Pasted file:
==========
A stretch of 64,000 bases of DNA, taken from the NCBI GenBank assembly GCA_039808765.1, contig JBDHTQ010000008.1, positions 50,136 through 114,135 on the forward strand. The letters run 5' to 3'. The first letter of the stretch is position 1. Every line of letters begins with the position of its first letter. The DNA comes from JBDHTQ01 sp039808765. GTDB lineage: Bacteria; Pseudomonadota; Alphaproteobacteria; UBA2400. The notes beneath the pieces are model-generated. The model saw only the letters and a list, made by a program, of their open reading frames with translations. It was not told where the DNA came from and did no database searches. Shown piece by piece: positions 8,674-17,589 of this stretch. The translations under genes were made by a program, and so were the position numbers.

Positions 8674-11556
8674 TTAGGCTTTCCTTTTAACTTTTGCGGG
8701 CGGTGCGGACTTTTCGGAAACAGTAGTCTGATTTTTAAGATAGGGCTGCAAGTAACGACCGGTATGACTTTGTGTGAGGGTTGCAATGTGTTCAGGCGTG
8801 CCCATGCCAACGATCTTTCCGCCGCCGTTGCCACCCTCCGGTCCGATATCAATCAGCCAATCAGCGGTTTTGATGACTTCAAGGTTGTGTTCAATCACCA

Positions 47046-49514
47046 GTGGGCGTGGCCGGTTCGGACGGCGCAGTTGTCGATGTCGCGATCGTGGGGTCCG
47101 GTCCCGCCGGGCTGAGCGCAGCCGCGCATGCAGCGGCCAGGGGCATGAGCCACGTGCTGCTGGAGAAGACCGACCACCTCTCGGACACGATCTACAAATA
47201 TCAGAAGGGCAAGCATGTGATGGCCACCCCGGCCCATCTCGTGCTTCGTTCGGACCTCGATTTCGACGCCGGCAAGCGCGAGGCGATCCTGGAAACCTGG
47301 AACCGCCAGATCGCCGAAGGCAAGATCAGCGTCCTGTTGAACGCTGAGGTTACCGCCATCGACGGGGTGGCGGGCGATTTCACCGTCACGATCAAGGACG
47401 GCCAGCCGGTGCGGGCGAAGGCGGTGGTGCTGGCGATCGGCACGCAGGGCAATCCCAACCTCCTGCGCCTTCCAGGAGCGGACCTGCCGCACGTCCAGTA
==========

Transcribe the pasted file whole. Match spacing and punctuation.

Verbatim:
A stretch of 64,000 bases of DNA, taken from the NCBI GenBank assembly GCA_039808765.1, contig JBDHTQ010000008.1, positions 50,136 through 114,135 on the forward strand. The letters run 5' to 3'. The first letter of the stretch is position 1. Every line of letters begins with the position of its first letter. The DNA comes from JBDHTQ01 sp039808765. GTDB lineage: Bacteria; Pseudomonadota; Alphaproteobacteria; UBA2400. The notes beneath the pieces are model-generated. The model saw only the letters and a list, made by a program, of their open reading frames with translations. It was not told where the DNA came from and did no database searches. Shown piece by piece: positions 8,674-17,589 of this stretch. The translations under genes were made by a program, and so were the position numbers.

Positions 8674-11556
8674 TTAGGCTTTCCTTTTAACTTTTGCGGG
8701 CGGTGCGGACTTTTCGGAAACAGTAGTCTGATTTTTAAGATAGGGCTGCAAGTAACGACCGGTATGACTTTGTGTGAGGGTTGCAATGTGTTCAGGCGTG
8801 CCCATGCCAACGATCTTTCCGCCGCCGTTGCCACCCTCCGGTCCGATATCAATCAGCCAATCAGCGGTTTTGATGACTTCAAGGTTGTGTTCAATCACCA

Positions 47046-49514
47046 GTGGGCGTGGCCGGTTCGGACGGCGCAGTTGTCGATGTCGCGATCGTGGGGTCCG
47101 GTCCCGCCGGGCTGAGCGCAGCCGCGCATGCAGCGGCCAGGGGCATGAGCCACGTGCTGCTGGAGAAGACCGACCACCTCTCGGACACGATCTACAAATA
47201 TCAGAAGGGCAAGCATGTGATGGCCACCCCGGCCCATCTCGTGCTTCGTTCGGACCTCGATTTCGACGCCGGCAAGCGCGAGGCGATCCTGGAAACCTGG
47301 AACCGCCAGATCGCCGAAGGCAAGATCAGCGTCCTGTTGAACGCTGAGGTTACCGCCATCGACGGGGTGGCGGGCGATTTCACCGTCACGATCAAGGACG
47401 GCCAGCCGGTGCGGGCGAAGGCGGTGGTGCTGGCGATCGGCACGCAGGGCAATCCCAACCTCCTGCGCCTTCCAGGAGCGGACCTGCCGCACGTCCAGTA